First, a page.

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Who Will Survive?: On Bodies and Boundaries after the Apocalypse
Linköping University, Department of Behavioural Sciences and Learning, Education and Adult Learning. Linköping University, Faculty of Educational Sciences. (Vuxenpedagogik och folkbildning)
2013 (English)In: Gender Forum, ISSN 1613-1878, Vol. 45Article in journal (Refereed) Published
Abstract [en]

Preppers and Survivalists are commonly described as people who believe in abrupt, imposing and near-in-time disasters and who are actively and practically preparing to survive this imminent apocalypse. This paper examines how the body, and the closely connected analytical categories of gender and sexuality, are used to define survivalism. In other words, how does corporeality structure survivalism – who gets to be a survivalist and who does not? In an attempt to answer these questions the paper turns to a theoretical framework that combines the notion of trans-corporeality with the performance of gender, sexuality and embodiment in virtual digital space. To bring focus the paper specifically concentrates on a recent online discussion about “if, how, and to what extent one, as a survivalist, should or would help a woman with small children alone in a forest with no survival equipment after TEOTWAWKI (The End Of The World As We Know It)” (Swedish Survivalist Forum, 2013). This particular discussion is relevant since it, as we shall see, puts analytical categories, such as gender and sexuality up front, pointing to their retained importance as objects of study. The results show a desire to protect the body from change – change that often emanates from other bodies. As such, the desire to remain bodily untouched or unaffected emerges as a foundation for survivalism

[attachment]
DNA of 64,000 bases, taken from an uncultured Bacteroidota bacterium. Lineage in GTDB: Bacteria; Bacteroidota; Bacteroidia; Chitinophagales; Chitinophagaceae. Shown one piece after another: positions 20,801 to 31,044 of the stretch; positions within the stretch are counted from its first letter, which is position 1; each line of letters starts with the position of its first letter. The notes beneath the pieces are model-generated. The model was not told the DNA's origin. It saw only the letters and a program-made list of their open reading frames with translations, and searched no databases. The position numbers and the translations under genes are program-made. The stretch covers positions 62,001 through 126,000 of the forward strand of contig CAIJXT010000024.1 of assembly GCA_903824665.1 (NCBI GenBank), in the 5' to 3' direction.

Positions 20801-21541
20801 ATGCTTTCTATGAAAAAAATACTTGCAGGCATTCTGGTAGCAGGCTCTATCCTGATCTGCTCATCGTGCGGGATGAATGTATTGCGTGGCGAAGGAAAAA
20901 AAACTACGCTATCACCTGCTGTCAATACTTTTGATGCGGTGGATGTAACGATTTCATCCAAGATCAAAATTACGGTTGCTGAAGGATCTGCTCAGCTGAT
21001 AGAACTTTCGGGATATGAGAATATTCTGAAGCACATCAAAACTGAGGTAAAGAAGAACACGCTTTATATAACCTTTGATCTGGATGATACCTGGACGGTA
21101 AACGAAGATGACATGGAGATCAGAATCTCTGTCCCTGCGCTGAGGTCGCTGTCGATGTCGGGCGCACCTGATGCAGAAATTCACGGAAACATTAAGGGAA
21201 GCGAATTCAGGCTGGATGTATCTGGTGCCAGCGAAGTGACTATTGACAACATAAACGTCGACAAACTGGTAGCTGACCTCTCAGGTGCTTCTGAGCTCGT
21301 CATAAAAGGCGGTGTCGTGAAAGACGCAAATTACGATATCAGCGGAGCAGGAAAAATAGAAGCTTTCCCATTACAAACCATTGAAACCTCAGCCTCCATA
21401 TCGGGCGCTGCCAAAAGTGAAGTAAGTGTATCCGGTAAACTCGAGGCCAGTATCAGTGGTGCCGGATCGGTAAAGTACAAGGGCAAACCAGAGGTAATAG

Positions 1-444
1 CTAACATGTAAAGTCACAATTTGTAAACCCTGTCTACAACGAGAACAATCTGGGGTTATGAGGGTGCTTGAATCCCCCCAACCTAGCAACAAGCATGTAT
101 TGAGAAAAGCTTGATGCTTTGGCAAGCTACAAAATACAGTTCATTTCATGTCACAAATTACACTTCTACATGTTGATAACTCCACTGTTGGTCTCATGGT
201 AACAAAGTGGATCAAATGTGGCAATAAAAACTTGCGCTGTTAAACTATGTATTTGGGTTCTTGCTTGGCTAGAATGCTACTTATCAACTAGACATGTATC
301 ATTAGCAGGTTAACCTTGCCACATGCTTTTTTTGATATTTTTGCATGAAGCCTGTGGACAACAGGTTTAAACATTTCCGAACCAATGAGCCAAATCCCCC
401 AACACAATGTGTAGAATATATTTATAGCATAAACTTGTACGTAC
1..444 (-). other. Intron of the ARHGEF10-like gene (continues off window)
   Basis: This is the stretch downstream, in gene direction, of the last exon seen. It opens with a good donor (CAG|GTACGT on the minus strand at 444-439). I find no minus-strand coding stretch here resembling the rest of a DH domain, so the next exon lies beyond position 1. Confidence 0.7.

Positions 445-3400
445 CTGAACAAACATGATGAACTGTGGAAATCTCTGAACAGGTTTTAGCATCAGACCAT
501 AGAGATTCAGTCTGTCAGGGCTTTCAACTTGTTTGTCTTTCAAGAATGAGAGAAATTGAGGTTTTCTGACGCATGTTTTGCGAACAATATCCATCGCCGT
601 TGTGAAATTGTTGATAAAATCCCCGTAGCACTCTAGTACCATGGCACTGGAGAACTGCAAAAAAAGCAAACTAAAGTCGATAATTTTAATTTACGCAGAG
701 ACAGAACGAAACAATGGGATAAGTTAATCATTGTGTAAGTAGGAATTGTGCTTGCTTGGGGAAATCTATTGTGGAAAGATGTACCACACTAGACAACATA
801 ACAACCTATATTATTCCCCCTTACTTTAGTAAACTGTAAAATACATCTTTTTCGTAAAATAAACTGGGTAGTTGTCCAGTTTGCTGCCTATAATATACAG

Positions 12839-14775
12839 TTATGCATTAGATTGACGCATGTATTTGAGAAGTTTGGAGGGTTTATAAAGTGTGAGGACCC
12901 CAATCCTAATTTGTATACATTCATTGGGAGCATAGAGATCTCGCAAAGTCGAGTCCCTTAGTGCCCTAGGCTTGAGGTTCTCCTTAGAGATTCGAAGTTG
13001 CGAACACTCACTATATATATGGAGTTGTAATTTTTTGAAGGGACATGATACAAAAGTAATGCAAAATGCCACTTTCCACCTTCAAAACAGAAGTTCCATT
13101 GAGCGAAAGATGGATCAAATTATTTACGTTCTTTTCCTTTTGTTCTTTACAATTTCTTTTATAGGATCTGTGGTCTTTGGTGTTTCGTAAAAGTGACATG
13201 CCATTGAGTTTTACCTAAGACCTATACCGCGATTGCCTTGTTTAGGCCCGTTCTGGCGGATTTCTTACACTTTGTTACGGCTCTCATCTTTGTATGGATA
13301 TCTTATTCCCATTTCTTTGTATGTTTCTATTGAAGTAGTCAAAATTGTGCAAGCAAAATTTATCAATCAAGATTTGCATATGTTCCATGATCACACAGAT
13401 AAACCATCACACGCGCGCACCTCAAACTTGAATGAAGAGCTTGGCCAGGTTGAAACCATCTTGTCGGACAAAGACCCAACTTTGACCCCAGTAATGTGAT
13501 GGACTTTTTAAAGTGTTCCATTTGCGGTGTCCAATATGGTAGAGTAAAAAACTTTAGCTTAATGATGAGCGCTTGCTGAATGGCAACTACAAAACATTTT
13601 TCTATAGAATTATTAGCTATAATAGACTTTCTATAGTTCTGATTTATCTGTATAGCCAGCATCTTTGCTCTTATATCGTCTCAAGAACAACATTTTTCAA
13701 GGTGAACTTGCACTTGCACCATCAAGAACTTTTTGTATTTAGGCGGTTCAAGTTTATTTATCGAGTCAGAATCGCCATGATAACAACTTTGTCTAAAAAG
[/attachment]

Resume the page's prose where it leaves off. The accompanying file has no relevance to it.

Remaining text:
Place, publisher, year, edition, pages
2013. Vol. 45
Keyword [en]
Survivalism, Survivalist, Preppers, Post-Apocalypse, Online-Ethnography
National Category
URN: urn:nbn:se:liu:diva-102598OAI: diva2:679630
Available from: 2013-12-16 Created: 2013-12-16 Last updated: 2013-12-16

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Rahm, Lina
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Education and Adult LearningFaculty of Educational Sciences
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